shot is placing your subject on the bright sand ... at the edge of the
water, with his back to the sun... the light reflecting off the sand
makes some nice warm fill light on your subject. The dark background of the water, river
bank and trees helps to accentuate your subject. Expose for the subject only. If you don't
know how to do that, you move in very close and take a reading on his or her face.
Then set you camera on manual ... for that reading -- and shoot. Walla.... great
(10) - Don't forget however - sand is extremely bright... if you are not careful
placing your subjects... it can fool your automatic camera into closing your shutter down
far too much ... (in some cases as much as two or three stops) causing you to get
underexposed photos. (Very dark looking) If you have a newer camera with
adjustments, you can usually adjust for the extra brightness by opening up one stop for
normal brightness and two stops for extremely bright sun and sand. However, one
of the common mistakes made here is that many people forget to reset their stops to normal
after the shot. Don't forget! Reset!
That adjustment may differ on some newer cameras but is generally made on or beside
the knob where you set your film speed. On my Nikon it is on the top of the camera
the knob where the film speed is set. The way you would do that is to
fool the camera. If you are using 400 speed film for example. To compensate for the bright
sand, to get more light through the lens you would set your film speed one notch (or two) BELOW
400. To get less light, one notch (or two) ABOVE the 400,
and so on.
If you are unsure... Shoot several shots and bracket. Bracket means that
you shoot several shots on either side of where you think your
correct exposure should be. That way you are assured of getting at
least one near perfect shot.
Don't be ashamed to go to this to get that perfect picture.
Even Ansel Adams bracketed his shots.
OH... the ONLY way you can bracket with a
automatic" camera is by adjusting your film speed up or down one or
two notches ... as mentioned above. However, some of the newer cameras I am not
familiar with may possibly have a better way to accomplish that. With the new automatic
cameras using the DX system, you are foiled. No way I know to accomplish the ASA
(11) - For photographing anything
(scenics)on this river
- you will rarely use anything other than a 35MM (semi-wide angle lens)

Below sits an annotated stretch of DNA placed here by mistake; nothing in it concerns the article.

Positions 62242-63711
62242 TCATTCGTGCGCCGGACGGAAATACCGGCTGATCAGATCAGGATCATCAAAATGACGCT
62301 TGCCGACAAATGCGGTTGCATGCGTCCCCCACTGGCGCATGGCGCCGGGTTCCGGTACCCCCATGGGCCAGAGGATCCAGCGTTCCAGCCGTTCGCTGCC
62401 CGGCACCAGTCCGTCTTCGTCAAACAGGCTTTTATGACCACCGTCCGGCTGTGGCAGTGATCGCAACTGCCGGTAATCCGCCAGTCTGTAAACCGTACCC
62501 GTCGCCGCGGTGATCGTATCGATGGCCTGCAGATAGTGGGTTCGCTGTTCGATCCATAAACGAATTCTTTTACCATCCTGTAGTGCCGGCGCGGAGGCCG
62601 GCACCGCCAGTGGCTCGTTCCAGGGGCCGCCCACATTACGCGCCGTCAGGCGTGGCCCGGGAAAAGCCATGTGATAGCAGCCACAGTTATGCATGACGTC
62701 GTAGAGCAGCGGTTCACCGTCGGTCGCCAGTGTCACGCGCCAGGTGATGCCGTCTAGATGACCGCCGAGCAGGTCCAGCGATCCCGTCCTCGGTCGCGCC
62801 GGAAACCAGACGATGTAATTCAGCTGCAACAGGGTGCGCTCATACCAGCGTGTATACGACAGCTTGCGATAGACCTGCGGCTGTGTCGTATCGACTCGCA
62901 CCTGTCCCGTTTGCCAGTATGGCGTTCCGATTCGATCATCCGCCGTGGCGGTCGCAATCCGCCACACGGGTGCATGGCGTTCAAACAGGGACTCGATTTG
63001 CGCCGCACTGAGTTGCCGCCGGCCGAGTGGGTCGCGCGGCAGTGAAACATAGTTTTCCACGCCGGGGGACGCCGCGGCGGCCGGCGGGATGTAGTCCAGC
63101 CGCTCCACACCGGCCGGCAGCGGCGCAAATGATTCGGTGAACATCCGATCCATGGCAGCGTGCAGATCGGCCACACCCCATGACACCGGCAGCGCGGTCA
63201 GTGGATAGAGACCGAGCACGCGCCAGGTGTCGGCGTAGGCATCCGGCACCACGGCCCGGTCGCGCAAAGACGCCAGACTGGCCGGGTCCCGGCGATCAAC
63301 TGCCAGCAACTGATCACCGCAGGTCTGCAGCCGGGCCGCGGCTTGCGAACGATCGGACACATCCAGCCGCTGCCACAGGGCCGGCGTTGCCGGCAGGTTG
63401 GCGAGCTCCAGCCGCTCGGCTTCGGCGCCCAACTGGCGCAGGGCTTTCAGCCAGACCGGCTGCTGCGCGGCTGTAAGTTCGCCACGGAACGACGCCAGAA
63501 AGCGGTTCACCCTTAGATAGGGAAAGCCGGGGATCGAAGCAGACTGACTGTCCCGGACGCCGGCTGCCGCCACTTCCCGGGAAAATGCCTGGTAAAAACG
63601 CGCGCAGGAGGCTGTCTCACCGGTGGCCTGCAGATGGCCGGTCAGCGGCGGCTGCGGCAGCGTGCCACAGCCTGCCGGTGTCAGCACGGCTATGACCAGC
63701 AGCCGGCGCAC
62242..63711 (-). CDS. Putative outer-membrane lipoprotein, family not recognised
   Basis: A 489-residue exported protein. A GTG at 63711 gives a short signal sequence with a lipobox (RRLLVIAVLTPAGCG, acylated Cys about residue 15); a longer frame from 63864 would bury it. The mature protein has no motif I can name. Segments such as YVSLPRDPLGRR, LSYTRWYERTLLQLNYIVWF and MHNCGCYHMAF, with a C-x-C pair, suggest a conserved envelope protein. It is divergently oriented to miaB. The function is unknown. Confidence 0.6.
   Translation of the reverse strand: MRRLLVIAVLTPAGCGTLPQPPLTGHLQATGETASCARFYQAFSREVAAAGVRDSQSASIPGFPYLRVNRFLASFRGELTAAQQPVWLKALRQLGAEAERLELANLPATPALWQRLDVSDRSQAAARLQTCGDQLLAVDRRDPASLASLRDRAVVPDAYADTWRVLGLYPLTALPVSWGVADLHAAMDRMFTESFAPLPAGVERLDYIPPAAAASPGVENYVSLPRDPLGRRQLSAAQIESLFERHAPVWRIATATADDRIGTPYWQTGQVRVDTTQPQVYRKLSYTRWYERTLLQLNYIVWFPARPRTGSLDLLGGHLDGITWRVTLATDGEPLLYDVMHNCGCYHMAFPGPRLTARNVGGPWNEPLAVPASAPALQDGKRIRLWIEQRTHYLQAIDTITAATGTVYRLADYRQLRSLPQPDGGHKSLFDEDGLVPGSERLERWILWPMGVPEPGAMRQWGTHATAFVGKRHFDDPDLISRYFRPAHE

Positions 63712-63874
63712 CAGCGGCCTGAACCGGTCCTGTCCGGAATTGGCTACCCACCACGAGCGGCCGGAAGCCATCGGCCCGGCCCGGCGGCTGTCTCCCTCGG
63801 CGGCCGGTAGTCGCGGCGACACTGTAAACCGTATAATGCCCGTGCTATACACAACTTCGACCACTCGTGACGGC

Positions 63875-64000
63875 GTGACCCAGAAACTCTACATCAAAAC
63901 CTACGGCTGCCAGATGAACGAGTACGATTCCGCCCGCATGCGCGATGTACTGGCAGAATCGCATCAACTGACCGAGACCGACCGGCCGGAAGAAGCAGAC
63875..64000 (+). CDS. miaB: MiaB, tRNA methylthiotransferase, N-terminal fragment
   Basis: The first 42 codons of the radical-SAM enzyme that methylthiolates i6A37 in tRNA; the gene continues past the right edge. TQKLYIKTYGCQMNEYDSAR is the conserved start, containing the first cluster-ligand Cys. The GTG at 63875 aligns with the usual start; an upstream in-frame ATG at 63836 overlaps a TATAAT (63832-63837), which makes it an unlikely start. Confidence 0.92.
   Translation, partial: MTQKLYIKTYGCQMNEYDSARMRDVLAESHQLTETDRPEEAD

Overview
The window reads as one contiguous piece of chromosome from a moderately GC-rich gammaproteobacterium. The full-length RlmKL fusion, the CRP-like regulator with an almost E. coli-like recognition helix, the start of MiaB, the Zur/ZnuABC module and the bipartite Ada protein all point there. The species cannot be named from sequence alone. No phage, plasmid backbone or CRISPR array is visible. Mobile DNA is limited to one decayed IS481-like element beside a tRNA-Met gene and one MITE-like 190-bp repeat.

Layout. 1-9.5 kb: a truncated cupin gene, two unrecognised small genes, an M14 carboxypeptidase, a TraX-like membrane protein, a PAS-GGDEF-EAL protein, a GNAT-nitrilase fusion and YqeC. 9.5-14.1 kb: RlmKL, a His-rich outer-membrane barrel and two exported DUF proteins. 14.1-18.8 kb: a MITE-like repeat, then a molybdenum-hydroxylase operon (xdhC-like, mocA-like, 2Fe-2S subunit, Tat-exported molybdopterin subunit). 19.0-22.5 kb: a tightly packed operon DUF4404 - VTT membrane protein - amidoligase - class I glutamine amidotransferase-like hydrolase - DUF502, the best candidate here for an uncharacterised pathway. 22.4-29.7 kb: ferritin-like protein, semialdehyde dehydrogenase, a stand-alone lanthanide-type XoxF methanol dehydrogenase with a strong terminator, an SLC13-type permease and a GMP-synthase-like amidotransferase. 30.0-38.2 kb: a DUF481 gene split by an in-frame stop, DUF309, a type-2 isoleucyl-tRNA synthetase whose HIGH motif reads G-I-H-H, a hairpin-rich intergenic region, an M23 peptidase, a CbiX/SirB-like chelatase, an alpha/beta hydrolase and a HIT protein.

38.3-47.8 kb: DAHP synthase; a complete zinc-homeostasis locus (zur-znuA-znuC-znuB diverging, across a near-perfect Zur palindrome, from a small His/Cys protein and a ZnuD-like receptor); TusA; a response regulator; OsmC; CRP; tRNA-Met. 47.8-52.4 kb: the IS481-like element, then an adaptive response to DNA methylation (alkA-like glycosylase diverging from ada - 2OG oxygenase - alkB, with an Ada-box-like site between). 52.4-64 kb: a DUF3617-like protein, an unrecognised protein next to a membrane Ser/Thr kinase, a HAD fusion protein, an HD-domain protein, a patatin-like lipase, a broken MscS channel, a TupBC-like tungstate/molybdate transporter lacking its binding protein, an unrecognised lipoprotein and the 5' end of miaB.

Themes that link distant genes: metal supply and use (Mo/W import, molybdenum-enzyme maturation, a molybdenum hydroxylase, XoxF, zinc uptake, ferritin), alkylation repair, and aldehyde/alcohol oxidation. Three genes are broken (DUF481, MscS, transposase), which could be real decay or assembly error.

for 90% of your shots ... or possibly a 50MM lens.
It is not necessary to bring anything more than that. However, if you plan on going into
the Okefenokee ... I would also include a telephoto. You will find MANY opportunities to
photograph large 'Gators here and your telephoto will be very useful,
almost a must! On the
Suwannee, ( if you are lucky enough to see one) the 'Gators are very skittish and will
rarely give you time to even get your camera up ... much less change your lens. Moral
... Don't bring anything you will not need! Just something
else to lug -- and you will never use.
(12) - One last thing... be extremely careful if you wipe your camera lens while
paddling the river. (any river) (You must keep it clean) Canoeing on the
Suwannee you always have sand on and in everything. If you wipe the lens with anything
other than a clean lens tissue... there is a good
possibility you might have a single grain of sand on it... and you can ruin a superb and
expensive lens in the bat of an eye. (a) The BEST way to make sure that does not happen is
to keep a Skylight filter on your lens at all times. (b) Keep your lens tissue inside
a sealed ziplock bag. (c) Also ... keep your lens cap in place whenever not
shooting. Do not use lens tissue that is not sealed well in a ziplock bag
or some other air and water (and sand) tight container.
REMEMBER, all it
takes is one tiny grain - to totally destroy a $300. - $400. lens.
ONE MORE TIME ----
Use extreme care on the river. Sand gets into everything. A few
grains of sand -- even one on your lense cleaning tissue
can ruin an expensive camera or lens if you are careless.
NEW addition! Keep your
good camera in a watertight bag or compartment of some sort... especially before running
shoals or small rapids. On 5-8-99, Thinking my camera was in a safe water tight
camera bag ... I learned the hard way - and lost my Nikon F-3 and lens to
water. (cost me a small fortune to repair) The bag turned out to be not water tight ... and we swamped in
Little Shoals rapids above White Springs. I had used this Nikon for 14 years ...
it about killed me to lose it. Not to mention the monitory loss. UPDATE:
Had it cleaned and repaired to the tune of $375.00 Be warned... don't make the same
Happy shooting, Have a question,
Hope you get some superb shots!
TAKE PLENTY OF FILM! And have a
great trip. Send me a good shot and we may run it in our photo of the Month page. Credit
is given and all hard copy photos are returned. Also, note your copyright protection on
the bottom of my main page. Your photo will not be used anywhere else.
Return to the Suwannee River Home Page.
- If you have a question.
Page updated on 10/13/01